A rather understated phase of India's maiden series win in Australia in 2018, one which perhaps tilted the series on its head, came at the Melbourne Cricket Ground in the third Test.
India, sporting a new opening combination of debutant Mayank Agarwal and a promoted middle-order batsman Hanuma Vihari, had waded through seven overs of Mitchell Starc and Josh Hazlewood when Tim Paine went to his go-to bowler in the series, Nathan Lyon.With 16 wickets in the series including a Player of the Match performance at Perth in the second Test, it is safe to say that Lyon had India in a spin in the series. The off-spinner bowled four balls at Vihari before Agarwal got on strike.
The first ball to the debutant was floated up around off-stump but contrary to the 743 balls Lyon had bowled before in the series, this one was met with a phlegmatic front foot stride and a strong cover drive against the turn. The ball was stopped at cover with a dive.
Unperturbed, Lyon landed the ball around the same spot again. Agarwal adjusted his drive and drilled it along the ground through sweeper cover for a boundary. Next over, Lyon changed his angle, going around the wicket. Playing his first Test innings, Agarwal had got Australia's best-ever off-spinner to opt for a defensive ploy on home soil for the first time in many years.
Lyon would take just one wicket in the entire Test match as India took a lead in the series with a 137-run win. Agarwal, meanwhile, justified his call-up with 76 and 42 in the two innings.
"Sanjay Sir [Sanjay Bangar - India's batting coach] and some of the batsmen including me had a long chat about how we were going to play Nathan Lyon. He was obviously bowling pretty well and it was only right to give him due respect, but at the same time, we were clear that we had to play the ball and not the bowler. In the end, it worked out well," Agarwal tells Cricbuzz.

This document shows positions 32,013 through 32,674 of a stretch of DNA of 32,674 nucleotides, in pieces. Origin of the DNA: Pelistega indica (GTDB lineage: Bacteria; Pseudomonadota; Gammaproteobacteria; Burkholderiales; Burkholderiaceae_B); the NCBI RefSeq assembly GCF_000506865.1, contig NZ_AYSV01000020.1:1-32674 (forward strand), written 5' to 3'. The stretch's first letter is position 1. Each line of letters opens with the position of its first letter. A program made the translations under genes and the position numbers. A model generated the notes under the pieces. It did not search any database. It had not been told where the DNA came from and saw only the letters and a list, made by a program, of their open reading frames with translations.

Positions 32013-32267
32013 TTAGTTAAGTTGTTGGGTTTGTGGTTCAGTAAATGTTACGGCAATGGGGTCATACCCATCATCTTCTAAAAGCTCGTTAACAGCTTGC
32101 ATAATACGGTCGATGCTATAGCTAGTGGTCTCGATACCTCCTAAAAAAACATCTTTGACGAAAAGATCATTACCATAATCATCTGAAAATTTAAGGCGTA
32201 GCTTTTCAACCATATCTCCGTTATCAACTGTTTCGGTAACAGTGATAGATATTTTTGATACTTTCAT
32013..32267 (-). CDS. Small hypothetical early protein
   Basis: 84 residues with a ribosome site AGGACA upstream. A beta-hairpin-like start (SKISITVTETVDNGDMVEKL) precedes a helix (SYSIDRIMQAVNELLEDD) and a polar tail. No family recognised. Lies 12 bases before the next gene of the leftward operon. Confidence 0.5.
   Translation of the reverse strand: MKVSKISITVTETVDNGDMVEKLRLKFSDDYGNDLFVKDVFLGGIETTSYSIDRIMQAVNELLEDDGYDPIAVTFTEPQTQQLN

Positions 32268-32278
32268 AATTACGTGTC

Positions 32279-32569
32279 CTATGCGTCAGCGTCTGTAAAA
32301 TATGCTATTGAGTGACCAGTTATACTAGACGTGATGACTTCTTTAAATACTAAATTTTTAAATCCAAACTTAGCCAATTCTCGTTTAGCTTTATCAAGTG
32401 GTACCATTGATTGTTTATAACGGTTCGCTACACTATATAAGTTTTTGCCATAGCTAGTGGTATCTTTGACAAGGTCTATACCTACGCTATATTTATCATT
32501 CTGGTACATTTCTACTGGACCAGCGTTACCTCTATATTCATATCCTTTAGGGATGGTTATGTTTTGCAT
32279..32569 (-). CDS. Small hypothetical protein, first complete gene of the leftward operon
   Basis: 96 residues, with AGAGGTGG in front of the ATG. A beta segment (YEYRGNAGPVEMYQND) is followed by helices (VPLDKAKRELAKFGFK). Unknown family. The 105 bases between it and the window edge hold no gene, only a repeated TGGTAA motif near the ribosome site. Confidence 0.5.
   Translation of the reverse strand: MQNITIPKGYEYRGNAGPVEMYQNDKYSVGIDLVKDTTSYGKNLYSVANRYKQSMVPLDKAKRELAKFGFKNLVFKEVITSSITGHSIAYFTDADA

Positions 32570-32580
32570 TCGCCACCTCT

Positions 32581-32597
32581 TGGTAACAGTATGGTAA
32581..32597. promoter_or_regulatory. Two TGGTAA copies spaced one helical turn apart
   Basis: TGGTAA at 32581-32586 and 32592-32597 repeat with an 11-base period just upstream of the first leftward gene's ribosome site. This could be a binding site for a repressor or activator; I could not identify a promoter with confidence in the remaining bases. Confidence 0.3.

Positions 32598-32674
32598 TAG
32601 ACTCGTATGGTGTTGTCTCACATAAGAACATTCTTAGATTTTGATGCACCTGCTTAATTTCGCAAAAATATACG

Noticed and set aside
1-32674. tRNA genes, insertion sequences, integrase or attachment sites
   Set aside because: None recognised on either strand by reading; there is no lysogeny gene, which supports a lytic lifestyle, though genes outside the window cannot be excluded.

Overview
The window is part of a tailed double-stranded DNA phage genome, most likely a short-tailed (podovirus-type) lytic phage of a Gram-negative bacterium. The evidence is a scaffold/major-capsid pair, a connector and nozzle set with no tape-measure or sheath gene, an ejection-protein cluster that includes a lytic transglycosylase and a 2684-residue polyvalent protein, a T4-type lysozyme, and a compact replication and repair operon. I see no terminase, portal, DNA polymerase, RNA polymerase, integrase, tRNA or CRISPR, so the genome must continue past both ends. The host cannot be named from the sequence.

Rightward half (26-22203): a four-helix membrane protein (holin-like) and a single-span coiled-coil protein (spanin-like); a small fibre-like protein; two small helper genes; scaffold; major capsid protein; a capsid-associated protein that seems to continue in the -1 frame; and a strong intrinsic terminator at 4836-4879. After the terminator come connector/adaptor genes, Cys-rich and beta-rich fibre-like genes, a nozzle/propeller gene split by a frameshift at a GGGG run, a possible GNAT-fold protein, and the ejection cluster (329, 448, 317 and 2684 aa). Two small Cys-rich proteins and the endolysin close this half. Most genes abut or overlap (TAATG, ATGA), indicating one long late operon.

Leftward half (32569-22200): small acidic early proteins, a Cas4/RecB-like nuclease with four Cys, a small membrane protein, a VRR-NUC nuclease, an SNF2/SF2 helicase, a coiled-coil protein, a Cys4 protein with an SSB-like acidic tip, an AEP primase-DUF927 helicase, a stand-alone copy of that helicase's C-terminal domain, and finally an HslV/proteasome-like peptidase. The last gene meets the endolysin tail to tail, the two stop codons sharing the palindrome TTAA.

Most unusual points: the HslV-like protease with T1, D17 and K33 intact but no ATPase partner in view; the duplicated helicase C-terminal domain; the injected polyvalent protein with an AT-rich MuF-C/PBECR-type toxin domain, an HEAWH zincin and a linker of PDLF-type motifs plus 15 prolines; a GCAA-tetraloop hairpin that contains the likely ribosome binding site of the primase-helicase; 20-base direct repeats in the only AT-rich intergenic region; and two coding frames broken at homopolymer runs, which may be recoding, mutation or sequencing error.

After being on the cusp of Test selection for months post slamming 1000 runs in a single month, including a triple hundred in the Ranji Trophy, Agarwal's opportunity finally arrived in the most challenging Test frontier for India over the years after Prithvi Shaw was ruled out of the series following an injury. It perhaps seemed like he was thrown into the deep end in the Boxing Day Test at Melbourne but with strong backing from the management, he rode the initial nerves to make the opportunity count."I reached Melbourne late and the preparations were already in full swing for the Boxing Day Test. Ravi Sir [Shastri] told me that I would be opening in the third Test. I was mentally prepared for it but it was good to know quite early that I would be playing."
Agarwal had no idea he would be walking out with Vihari, though, until the day of the Test. But having played alongside Vihari for India A and Rest of India, the Karnataka opener was comfortable with his new opening partner.
"I was really not part of the discussion or decision that saw Vihari open with me. But I have batted with Vihari quite a lot for India A and in the ROI matches. Though I hadn't opened with him before, I am quite comfortable batting with him. Honestly on debut, I was more focused on sticking to my game plan, riding the nerves and doing what I do best."
"There was immense support from the dressing room. Something that motivated me was Virat [Kohli] talking in the huddle before the Test and reminding me that bigger the stage, greater the opportunity to contribute and showcase my talent. They were all backing me and reminding me that I was scoring plenty of runs, so I didn't have to be changing anything about my game."
Agarwal was intent on sticking to his routine preparation - a carefully prepared fitness regime mixed with lot of net sessions - in the off season with a tour of West Indies with the India A team looming. He was watching the World Cup, of course, but when he got called up, it was a bolt from the blue. He wasn't among the stand-by players named before the World Cup and hadn't played limited-overs cricket for India, all of which made the eventual call-up in the business end of the tournament a major surprise.